In general the location of the monastery is quite beautiful, and, it can said, majestic, but the monastery structures do not correspond to the location in the least. They consist of a wooden fence, inside of which are the church with its bell tower and small monastery huts, which are also wooden. But during my stay there they began to build from stone both a church and monastic cells. ... The current hermits lead a labor-loving life. The slightest disagreement is not seen in their community, which consists of at least twenty people. They possess nothing as individuals; instead they own everything together. But most commendable of all is their sobriety. ... There is no other settlement on the entire island of Valaam, except for the monastery. In various places only huts exist, deliberately situated for the greater solitude of the Valaam hermits, some of whom withdraw from their brothers to the huts and live there for several weeks or months at a time. The places chosen for these retreats are only the most beautiful ones where the vista encompasses a pleasant view of trees, plants, stone cliffs, and valleys, and where the soul is fed by the meditations to which silence and solitude give birth.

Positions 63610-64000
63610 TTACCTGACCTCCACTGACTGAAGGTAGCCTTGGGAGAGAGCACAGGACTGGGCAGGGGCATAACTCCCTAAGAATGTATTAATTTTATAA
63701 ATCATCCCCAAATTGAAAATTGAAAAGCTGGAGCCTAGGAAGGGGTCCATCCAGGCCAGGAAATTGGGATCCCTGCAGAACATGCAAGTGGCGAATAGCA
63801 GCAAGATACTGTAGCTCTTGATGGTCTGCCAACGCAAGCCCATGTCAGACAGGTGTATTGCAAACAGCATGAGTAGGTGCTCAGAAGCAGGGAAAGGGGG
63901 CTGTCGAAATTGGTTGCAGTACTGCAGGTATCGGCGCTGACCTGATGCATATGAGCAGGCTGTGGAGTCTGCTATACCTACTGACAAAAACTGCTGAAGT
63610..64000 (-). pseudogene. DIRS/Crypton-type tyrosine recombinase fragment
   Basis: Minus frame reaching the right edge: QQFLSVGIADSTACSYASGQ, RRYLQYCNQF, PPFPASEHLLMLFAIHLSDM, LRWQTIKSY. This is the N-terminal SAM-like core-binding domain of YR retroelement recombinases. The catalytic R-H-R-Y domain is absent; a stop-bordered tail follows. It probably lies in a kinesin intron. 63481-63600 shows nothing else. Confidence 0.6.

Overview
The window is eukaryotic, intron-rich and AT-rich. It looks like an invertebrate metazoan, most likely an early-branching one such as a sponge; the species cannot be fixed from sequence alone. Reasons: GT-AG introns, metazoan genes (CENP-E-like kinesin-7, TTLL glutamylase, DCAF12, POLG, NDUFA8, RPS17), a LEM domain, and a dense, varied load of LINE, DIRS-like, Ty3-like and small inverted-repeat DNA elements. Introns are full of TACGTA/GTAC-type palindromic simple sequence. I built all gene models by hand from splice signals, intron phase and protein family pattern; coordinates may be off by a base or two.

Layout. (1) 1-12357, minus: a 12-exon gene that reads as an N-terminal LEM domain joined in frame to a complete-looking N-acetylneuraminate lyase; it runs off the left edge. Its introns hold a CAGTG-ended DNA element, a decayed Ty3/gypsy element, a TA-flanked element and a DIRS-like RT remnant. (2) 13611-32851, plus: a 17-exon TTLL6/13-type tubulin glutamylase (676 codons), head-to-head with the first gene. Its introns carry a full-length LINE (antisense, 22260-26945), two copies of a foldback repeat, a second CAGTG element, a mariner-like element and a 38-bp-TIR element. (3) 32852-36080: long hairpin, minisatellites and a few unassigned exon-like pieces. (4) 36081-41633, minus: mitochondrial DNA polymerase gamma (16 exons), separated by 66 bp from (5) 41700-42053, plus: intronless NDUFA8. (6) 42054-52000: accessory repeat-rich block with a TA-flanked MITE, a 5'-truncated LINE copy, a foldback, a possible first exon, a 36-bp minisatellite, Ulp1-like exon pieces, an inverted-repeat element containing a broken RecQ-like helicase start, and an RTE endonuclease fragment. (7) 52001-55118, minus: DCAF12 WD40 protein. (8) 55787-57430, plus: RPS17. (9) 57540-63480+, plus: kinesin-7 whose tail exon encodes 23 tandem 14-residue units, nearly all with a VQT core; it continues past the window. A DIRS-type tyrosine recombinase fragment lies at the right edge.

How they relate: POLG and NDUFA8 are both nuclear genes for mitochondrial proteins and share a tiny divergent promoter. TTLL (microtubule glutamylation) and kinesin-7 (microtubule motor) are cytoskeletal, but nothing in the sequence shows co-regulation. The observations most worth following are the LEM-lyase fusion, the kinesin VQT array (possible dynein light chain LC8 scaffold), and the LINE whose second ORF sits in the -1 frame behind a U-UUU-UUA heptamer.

With an adequate supply of all that is necessary for life and while living in complete silence and tranquility, these hermits lead a blessed life and have compelling reason to conduct themselves according to their calling. In fairness, it is impossible not to give them credit for this, since they are well behaved and conduct the cycle of services every day. They all eat lunch and dinner together; moreover, they typically observe absolute silence, for the keeping of which one of the brotherhood stands and reads loudly and clearly from some religious book while the brothers eat. Their diet typically consists of cabbage soup, fish soup, and meal. They do not dish these liquids into bowls, but instead scoop them up with wooden spoons from large wooden bowls; they do not hold napkins for cleaning up. ... At meals, the youngest waits upon them. At the end of the meal, they all read a prayer out loud together and depart for their cells. There they practice various handiwork, such as turning maple spoons, carving cypress crosses, and the like, while in the summer they work in vegetable gardens, till the soil, harvest wheat, and cut hay. The superior, Nazarius, participates in all these jobs with the others.